China’s Yutu Rover Found a New Kind of Moon Rock

January 11, 2016 | Elizabeth Knowles

China's Yutu (Chang'e-3) moon rover
Photo credit: Joel Raupe (CC BY-NC-SA 2.0)

It’s nothing like the rocks brought back during the Apollo missions.

Between 1969 and 1972, Astronauts from six Apollo missions brought back 842 pound (382 kilograms) of rock from six different locations on the moon. Around the same time, space probes sent as part of the Soviet Union’s Luna missions returned ¾ of a pound (300 grams) of rock from three more locations. These rocks were used to study the early history of the Mmoon and to better understand how our solar system formed.

In 2013, almost a half-century after the first moon landing, the Chinese space administration (CNSA) sent Chang'e-3, an unmanned soft-landing space probe, to further explore our nearby celestial body.

Since the end of the Apollo/Luna era, lunar exploration has been conducted from probes orbiting the moon. From that height, sensors can detect the regolith — a layer of dust, dirt, and fragmented rock — that covers the surface of the moon, but not what lies beneath it.

Chang’e-3 touched down on the northern part of the Imbrium basin, a lava-filled basin that we can see from Earth. The landing site was a smooth flood basalt plain near a fairly fresh impact crater that has since been named the Zi Wei crater. The lander was accompanied by its rover, Yutu, and the exciting thing about this plain is that it contains excavated bedrock from below the regolith for the rover to study.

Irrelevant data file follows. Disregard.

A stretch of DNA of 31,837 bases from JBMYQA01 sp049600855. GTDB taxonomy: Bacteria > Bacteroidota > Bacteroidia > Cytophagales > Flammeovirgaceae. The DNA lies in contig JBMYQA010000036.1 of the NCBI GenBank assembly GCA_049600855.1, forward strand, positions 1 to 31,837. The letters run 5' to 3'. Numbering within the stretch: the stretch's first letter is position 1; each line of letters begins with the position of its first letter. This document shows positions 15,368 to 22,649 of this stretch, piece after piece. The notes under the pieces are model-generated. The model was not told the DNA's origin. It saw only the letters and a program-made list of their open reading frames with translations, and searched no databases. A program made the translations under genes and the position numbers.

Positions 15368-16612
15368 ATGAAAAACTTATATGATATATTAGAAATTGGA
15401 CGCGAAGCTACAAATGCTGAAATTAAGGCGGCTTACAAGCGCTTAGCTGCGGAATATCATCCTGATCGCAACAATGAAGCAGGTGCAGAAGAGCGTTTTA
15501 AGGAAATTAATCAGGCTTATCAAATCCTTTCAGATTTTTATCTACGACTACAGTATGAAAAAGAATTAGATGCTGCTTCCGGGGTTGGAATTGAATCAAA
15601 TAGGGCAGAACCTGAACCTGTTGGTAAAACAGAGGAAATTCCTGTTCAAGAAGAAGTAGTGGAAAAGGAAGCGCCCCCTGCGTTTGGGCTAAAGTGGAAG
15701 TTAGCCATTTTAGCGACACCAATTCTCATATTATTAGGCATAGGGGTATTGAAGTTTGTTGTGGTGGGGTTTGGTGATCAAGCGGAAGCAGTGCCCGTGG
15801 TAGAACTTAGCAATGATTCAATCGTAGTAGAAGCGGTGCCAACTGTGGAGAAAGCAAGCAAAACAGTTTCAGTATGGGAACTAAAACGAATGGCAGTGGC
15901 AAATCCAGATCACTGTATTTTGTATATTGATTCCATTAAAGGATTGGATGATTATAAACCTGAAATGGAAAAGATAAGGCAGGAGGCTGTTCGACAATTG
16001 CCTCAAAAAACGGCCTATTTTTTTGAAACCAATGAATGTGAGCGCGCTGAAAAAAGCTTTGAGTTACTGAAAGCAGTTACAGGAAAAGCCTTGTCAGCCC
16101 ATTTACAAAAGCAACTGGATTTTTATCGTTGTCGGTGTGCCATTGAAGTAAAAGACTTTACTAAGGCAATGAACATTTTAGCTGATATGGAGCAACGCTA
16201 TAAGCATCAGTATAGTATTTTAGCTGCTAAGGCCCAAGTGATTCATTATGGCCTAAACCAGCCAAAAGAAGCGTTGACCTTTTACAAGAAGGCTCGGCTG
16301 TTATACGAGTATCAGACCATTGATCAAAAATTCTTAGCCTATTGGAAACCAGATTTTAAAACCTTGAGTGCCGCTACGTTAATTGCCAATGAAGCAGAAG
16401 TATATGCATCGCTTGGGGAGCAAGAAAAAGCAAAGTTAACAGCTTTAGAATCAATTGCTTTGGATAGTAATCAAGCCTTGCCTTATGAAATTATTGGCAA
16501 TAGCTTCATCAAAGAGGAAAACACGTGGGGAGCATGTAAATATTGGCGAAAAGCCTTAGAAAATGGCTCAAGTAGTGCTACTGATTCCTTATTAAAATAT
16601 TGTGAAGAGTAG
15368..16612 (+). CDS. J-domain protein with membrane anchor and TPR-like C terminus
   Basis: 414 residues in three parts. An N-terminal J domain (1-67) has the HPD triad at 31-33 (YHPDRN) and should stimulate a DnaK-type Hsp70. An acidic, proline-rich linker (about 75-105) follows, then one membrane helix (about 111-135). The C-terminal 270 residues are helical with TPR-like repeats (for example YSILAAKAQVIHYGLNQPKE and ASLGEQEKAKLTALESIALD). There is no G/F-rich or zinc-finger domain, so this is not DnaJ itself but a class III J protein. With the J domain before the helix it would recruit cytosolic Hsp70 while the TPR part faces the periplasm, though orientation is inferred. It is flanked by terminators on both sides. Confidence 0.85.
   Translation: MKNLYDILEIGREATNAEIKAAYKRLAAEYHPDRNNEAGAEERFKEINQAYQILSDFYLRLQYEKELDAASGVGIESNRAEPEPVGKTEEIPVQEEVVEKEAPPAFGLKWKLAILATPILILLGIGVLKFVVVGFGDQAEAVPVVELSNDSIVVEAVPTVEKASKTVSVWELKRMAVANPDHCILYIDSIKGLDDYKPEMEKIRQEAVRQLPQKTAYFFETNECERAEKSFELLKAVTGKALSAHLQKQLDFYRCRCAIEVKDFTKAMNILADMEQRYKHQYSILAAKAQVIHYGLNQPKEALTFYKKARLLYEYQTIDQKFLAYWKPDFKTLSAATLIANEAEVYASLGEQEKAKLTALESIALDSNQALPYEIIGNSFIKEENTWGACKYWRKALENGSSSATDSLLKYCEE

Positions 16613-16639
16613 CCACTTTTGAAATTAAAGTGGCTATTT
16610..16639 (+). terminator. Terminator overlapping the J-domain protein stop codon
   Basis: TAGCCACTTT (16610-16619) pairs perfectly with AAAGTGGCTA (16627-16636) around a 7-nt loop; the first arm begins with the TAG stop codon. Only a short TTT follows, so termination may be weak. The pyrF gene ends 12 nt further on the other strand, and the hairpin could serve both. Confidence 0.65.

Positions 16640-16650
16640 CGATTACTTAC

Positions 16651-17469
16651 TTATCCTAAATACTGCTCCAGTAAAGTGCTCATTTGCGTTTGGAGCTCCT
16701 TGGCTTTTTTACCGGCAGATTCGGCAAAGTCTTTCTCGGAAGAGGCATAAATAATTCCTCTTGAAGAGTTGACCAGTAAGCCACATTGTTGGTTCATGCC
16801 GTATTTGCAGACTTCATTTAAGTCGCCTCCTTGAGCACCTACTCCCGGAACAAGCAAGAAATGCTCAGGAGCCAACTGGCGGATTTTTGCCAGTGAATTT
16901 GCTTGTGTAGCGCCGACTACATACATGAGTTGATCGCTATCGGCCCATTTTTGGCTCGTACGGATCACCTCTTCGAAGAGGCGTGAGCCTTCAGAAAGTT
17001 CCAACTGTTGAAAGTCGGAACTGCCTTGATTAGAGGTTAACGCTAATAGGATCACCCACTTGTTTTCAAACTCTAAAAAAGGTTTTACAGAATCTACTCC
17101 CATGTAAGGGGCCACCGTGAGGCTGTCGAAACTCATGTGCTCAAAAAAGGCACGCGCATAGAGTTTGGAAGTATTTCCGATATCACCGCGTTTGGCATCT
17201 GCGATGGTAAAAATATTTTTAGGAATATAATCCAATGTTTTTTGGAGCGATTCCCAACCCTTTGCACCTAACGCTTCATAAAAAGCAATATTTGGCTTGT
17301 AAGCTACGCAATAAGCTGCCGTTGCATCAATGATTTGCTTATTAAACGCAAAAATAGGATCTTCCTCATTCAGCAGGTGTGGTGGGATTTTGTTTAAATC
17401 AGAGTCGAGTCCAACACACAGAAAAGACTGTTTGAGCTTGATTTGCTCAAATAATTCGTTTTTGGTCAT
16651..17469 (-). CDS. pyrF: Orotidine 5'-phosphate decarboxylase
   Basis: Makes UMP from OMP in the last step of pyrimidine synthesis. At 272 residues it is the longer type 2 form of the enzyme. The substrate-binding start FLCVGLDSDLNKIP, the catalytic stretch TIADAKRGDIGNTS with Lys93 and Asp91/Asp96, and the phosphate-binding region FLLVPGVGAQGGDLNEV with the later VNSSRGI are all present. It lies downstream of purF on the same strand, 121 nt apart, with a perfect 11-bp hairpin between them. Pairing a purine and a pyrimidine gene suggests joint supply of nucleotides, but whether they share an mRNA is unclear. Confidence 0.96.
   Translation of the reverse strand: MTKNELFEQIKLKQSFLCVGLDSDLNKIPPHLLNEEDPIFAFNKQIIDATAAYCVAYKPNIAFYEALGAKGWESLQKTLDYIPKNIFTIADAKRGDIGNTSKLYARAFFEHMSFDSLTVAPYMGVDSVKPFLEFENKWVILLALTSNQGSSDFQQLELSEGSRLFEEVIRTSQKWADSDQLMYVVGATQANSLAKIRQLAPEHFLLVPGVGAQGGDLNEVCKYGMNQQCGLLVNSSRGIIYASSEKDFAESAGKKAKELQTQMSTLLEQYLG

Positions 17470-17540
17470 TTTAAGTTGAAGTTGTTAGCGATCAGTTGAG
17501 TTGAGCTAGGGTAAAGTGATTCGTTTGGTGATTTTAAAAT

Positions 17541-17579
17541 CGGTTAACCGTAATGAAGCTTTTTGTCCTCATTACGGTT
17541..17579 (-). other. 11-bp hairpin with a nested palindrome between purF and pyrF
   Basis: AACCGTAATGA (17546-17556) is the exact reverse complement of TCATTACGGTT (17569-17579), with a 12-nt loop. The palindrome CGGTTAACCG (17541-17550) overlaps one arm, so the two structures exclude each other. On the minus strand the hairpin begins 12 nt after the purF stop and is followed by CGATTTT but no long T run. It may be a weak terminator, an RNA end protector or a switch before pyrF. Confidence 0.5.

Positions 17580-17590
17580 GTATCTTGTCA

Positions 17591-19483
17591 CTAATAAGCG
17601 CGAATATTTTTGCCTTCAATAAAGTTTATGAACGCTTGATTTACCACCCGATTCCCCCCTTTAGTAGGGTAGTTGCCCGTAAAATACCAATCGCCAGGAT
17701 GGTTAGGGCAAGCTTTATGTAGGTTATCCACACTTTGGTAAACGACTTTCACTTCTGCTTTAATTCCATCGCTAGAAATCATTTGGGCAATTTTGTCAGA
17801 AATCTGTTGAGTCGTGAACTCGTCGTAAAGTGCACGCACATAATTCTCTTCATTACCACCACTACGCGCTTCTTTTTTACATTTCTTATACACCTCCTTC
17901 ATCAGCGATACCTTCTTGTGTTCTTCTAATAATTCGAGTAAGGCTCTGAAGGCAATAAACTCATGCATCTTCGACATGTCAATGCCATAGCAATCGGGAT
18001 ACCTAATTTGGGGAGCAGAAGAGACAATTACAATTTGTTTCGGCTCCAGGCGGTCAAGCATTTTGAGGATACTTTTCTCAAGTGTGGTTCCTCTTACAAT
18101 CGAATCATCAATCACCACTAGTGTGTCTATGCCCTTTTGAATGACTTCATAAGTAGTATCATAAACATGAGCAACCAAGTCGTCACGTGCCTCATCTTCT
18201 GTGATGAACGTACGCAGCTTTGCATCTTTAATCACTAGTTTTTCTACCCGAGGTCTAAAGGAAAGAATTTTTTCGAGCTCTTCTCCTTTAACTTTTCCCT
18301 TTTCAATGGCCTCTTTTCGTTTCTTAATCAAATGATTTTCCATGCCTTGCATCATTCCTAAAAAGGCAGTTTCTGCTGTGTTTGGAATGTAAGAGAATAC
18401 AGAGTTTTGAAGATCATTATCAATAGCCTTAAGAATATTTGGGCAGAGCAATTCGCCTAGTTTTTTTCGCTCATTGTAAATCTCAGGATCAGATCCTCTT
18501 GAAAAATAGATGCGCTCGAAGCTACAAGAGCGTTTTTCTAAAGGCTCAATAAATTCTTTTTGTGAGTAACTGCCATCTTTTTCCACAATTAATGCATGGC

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The interesting discovery made by Yutu is that the basalts found at the landing site aren’t anything like the ones found in Apollo and Luna samples. "The diversity tells us that the moon's upper mantle is much less uniform in composition than Earth's," Jolliff said. "And correlating chemistry with age, we can see how the moon's volcanism changed over time."

There are many theories about how our moon came to exist, but the main one is that it was created from a collision between Earth and a Mars-sized body. It would have begun as a molten body and then cooled down. As the decay of radioactive elements in the interior created an excess of heat, parts of the mantle would have re-melted and erupted at the surface 500 million years later. This would have formed the impact craters and basins that our moon is so well known for.

The Apollo and Luna missions targeted rock samples from 3 – 4 billion years ago, whereas the new ones aren’t as old — 3 billion years or younger. The original samples had either very high or very low levels of titanium. These new samples, on the other hand, fill in the gap with intermediate levels of titanium and are also rich in iron according to Zongcheng Ling, PhD, associate professor in the School of Space Science and Physics at Shandong University in Weihai, and first author of the paper.

The amount of titanium in the basalt can be used to map and understand the moon’s history and its volcanic action. The different concentrations indicate various source regions from when the early magma ocean first solidified.

"The variable titanium distribution on the lunar surface suggests that the moon's interior was not homogenized," Jolliff said. "We're still trying to figure out exactly how this happened. Possibly there were big impacts during the magma ocean stage that disrupted the mantle's formation."

There is still much to learn about the history of our moon and its geology. More probes and data will be needed to get a complete analysis. Maybe humans will even return someday to do the work in person!

Based on information provided by Washington University in St. Louis.

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